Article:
'Burg Parkway lanes should open by end of month

Mar. 21, 2013 @ 11:08 PM

During the City Manager’s Report section of the city commission meeting Tuesday night, Cindy Ogle gave an update on two construction projects that are currently under way in the city, one of which has been affecting traffic at the north end of town.

On the Parkway, the slope stabilization and retaining wall project, which began March 4, is proceeding according to plans, Ogle said, and additional lanes may be open by March 29, Good Friday.

As of Tuesday, the drilling of the pile holes is complete and all piles have been set. The contractor, Charles Blalock and Sons, is in the process of installing the 8 by 8 pressure-treated blocking. The rock drape contractor, Ameritech Slope Constructors, has cleared the slope and is in the process of drilling and installing the 283 anchors that will attach the drape to the rock bank.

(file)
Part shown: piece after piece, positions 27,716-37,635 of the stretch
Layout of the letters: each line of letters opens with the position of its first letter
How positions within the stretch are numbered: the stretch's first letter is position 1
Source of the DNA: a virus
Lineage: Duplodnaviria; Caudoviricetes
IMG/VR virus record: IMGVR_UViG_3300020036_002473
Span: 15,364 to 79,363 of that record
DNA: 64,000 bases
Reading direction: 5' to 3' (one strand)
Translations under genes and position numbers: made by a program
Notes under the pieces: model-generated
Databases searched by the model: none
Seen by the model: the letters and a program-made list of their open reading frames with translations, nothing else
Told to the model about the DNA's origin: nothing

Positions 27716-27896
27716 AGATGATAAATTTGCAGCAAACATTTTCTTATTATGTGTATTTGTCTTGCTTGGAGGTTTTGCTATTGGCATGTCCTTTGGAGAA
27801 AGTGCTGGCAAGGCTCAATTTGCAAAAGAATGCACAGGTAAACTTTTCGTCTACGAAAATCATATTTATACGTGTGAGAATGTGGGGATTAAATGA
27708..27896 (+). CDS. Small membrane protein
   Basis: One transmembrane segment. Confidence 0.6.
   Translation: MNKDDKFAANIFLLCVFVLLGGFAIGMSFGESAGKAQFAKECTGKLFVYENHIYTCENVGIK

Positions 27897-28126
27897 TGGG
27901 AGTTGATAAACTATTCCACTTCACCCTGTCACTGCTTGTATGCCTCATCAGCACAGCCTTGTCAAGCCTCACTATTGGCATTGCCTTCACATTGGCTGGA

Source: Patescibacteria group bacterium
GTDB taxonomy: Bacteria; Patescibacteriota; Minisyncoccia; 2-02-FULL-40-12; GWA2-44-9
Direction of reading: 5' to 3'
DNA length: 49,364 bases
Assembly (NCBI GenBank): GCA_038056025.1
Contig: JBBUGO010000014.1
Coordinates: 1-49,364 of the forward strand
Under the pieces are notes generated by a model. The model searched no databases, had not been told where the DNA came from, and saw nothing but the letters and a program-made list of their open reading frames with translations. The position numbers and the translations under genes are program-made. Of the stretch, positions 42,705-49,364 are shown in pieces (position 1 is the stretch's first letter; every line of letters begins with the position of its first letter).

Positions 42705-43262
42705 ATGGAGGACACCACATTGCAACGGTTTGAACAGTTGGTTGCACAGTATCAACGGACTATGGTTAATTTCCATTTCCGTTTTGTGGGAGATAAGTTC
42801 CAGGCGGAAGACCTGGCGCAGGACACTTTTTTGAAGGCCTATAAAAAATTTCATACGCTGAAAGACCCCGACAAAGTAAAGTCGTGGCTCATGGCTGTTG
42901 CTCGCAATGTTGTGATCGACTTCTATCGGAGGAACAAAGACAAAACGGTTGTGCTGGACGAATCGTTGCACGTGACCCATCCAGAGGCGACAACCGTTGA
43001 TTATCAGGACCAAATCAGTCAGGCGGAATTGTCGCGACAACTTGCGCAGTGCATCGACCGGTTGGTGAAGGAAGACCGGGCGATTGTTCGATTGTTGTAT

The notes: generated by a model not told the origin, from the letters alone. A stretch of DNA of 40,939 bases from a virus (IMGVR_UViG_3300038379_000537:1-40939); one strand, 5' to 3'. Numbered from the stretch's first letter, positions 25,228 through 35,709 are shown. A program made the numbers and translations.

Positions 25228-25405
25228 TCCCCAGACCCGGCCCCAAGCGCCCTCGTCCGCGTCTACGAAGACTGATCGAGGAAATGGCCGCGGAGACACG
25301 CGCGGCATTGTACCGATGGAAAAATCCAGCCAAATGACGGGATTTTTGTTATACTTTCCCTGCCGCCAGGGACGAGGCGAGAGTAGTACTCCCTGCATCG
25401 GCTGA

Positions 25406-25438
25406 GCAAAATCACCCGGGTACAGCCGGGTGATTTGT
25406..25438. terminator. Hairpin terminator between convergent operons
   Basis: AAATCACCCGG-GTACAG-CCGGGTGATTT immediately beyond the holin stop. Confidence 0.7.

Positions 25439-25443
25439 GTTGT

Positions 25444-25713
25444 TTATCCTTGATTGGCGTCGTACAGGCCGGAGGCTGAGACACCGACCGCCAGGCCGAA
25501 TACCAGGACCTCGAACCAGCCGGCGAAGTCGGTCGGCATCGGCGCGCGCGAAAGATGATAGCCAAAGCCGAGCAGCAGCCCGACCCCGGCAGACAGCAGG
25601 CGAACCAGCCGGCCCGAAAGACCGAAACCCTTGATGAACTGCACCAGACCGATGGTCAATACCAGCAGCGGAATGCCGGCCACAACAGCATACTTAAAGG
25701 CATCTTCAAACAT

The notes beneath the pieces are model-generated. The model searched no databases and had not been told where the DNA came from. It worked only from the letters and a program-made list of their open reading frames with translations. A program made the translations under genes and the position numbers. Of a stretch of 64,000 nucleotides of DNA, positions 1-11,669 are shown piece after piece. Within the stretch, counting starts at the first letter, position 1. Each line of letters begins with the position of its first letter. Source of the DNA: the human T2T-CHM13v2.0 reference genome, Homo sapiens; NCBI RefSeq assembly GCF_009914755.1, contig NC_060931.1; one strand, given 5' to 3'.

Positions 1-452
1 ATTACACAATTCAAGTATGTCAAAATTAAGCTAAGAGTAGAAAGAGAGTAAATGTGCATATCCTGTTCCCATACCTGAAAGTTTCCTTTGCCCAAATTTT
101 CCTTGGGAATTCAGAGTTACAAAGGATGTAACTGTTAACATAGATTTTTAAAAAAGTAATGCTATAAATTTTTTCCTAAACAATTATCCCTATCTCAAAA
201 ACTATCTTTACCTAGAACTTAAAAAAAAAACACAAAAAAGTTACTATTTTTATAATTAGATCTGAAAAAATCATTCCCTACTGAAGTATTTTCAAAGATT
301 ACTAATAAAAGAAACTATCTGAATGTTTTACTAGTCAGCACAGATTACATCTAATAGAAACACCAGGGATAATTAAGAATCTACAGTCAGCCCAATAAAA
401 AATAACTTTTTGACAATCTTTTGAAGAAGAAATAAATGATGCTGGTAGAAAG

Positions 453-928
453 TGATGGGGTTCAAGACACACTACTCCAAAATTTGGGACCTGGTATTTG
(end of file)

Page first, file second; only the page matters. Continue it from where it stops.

Traffic has been down to one lane in each direction, causing delays, but Blalock expects to open the second south-bound lane to traffic, and possibly the second north-bound lane, by March 29.

“That’s really pretty good news, considering what’s going on down there,” Ogle said.

“It would be great to get those lanes open by Easter weekend, and it’s around spring break for a lot of people,” Commissioner Mike Helton said.

The contract completion date is still targeted for April 12.

Also, contractor Rich Construction has mobilized and began work on the Parkway Visitor Center Renovation Project March 11.

“They’re in the process; they have removed lots of vegetation and are installing erosion control, as well as safety fencing, and have started excavation to reach sub-grade,” Ogle said. “So things are beginning to move with that project as well. We’ll keep updated as often as we can.”

The new Parkway Visitor Center, located at the intersection of U.S. 321 and U.S. 441 (Traffic Light No. 3), is being renovated in part by funding from Tennessee Department of Transportation grants.

Planned renovations include a splash pad, interpretive mountain areas, expanded seating areas and removal of vegetation.